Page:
The weather experts say that today should be the last day of 2012's Indian summer.
Although that means the end of some outdoor activities, it also heralds the beginning of a season that offers a variety of other great outdoor pursuits.
Local fall colors should be brilliant within just a few days. Fall is the perfect time to enjoy walking or riding Merced's Bear Creek bikeway, especially the section between McKee Road and R Street.
From the end of November through February, tens of thousands of waterfowl and birds inhabit the Merced and San Luis National Wildlife Refuges. You can explore these vast parklands on hiking trails and auto tour routes. Tule elk can be seen at the San Luis Refuge and the new visitor center is open daily from 8 a.m. to 4:30 p.m. With frequent morning fog, late afternoon and evening can often be the best time for observation.
November through April is the best time to enjoy hiking trails on the floor of the San Joaquin Valley and in the adjacent foothills. Expect cool and crisp days in the fall, damp and cloudy days in the winter, and wildflowers in the spring. As long as it hasn't rained for a couple of days, most trails can be hiked during the winter.
Wear layered clothing and bring a waterproof jacket or poncho in case the weather changes.
Local foothill and San Joaquin Valley trails include:
New Melones Reservoir: Peoria Mountain and Table Mountain
Lake Don Pedro: Shoreline Trail
San Luis Reservoir: Lone Oak Trail
Pacheco State Park: Spike's Peak
Eastman Lake: Lakeview Trail
Hensley Lake: Buck Ridge Trail
Great Valley Grasslands: Grasslands Loop
San Luis National Wildlife Refuge: Souza, Winton, and Chester Trails
Merced National Wildlife Refuge: Kestrel, Meadowlark, and Bittern Marsh Trails
Most trails along the coast also are open and enjoyable during the fall, winter, and spring. Most campgrounds throughout the valley, Sierra foothills, Coast Range, and central coast are open and enjoyable as long as you have plenty of firewood, warm clothes, and warm bedding. California's desert parklands -- Death Valley and Joshua Tree National Parks, Mojave National Preserve, and Anza-Borrego Desert State Park -- are also best enjoyed in the cooler months.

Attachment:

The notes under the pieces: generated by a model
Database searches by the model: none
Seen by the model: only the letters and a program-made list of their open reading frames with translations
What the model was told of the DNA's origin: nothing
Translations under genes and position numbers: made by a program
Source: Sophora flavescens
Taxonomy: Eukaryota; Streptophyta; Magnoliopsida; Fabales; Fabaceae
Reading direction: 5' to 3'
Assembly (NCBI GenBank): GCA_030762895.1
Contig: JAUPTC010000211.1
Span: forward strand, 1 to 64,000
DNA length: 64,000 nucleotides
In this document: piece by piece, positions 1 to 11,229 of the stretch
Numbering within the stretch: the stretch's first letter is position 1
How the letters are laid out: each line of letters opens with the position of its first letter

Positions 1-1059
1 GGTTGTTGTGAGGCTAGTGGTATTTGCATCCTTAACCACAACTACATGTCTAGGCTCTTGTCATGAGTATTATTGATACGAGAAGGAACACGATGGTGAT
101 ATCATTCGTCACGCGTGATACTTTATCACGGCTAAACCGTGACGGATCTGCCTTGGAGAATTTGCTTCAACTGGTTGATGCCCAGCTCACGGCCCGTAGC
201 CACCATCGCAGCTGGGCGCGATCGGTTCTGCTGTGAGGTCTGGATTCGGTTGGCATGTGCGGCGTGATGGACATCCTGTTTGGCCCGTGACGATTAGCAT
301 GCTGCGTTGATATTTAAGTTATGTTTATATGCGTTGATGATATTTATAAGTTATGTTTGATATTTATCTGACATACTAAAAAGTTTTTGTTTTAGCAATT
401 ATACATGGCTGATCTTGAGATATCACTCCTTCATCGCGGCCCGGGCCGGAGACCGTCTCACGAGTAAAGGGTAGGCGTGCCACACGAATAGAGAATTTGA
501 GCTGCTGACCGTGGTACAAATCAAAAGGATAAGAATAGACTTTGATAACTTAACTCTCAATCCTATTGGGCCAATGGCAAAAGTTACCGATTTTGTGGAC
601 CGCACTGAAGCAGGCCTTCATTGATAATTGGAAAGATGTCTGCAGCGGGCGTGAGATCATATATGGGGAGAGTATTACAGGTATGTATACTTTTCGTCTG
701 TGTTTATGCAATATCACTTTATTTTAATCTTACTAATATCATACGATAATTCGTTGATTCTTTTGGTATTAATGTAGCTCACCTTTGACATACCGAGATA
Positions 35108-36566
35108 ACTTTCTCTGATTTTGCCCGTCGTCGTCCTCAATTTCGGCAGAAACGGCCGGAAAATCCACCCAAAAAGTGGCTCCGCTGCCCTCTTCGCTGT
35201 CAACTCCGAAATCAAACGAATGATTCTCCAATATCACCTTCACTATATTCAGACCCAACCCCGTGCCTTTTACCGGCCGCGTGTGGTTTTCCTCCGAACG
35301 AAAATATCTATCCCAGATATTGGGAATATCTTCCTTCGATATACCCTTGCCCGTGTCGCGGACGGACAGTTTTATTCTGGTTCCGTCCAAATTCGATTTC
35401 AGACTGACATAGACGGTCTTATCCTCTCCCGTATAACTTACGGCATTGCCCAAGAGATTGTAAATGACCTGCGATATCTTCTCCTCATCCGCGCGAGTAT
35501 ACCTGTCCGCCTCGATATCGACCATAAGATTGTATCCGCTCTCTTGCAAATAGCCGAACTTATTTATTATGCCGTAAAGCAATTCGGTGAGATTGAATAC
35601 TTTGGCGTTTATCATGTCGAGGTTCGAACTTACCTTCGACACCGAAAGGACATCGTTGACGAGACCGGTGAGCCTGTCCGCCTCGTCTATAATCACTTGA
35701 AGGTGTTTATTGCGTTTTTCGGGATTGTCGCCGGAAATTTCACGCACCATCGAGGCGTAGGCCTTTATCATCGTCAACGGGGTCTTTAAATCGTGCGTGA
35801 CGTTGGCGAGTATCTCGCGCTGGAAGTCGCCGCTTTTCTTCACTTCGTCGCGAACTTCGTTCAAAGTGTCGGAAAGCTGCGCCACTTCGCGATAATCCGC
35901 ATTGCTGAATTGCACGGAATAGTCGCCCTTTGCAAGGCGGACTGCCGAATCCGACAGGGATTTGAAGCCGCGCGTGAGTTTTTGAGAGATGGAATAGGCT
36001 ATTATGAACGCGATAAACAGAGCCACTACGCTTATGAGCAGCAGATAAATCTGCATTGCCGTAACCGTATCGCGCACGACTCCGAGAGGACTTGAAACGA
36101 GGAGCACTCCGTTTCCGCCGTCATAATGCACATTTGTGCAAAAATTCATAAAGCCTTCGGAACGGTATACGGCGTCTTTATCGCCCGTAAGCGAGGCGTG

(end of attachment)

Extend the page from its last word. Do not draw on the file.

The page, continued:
As soon as we have a major snowfall, downhill skiing can be enjoyed at:
Dodge Ridge (along Highway 108)
Badger Pass (Yosemite)
Bear Valley (Highway 4)
China Peak (Highway 168)
With a pair of snowshoes, you can learn to hike in the snow.
Although this is the fastest-growing winter sport in the United States, you still will find solitude on most trails. Some of the easiest trails can be found around local ski resorts, in Yosemite National Park, and at Lake Tahoe. Snowshoes can be rented at local downhill ski resorts, REI in Fresno and Stockton, Herb Bauer Sporting Goods in Fresno, and at Badger Pass and Curry Village in Yosemite National Park.
They sell new for $100 to $200. All snowshoes are adjustable and can be fitted to just about any size of waterproof boots.
Ice skating is offered in Yosemite Valley and at the Long Barn Ice Rink in Long Barn (Highway 108).
Although many natural lakes and rivers close to fishing during the winter months, most reservoirs remain open. These include McSwain, McClure, Don Pedro, San Luis, O'Neill Forebay, Eastman, Hensley, and New Melones. The Merced River also is open between the east end of Lake McClure and Yosemite National Park. Check with the California Department of Fish and game for current rules and regulations: www.dfg.ca.gov.
The winter can also be a great time for getting out on a road trip. If you don't mind cold and wet weather, you may get the chance to see California landscapes in beautiful ways you've never seen them before -- without the crowds. I've had great trips all the way up the coast to Crescent City and down to San Diego in the cool months. You can head out to the desert or even up to Mt. Shasta and the Cascade Range of northeastern California. Most paved highways are open, though all or part of highways 4, 89, 108, 120, 158, 168, and 180 are closed through the winter.
Check current conditions at www.caltrans.ca.gov.
Adam Blauert can be reached at firstname.lastname@example.org.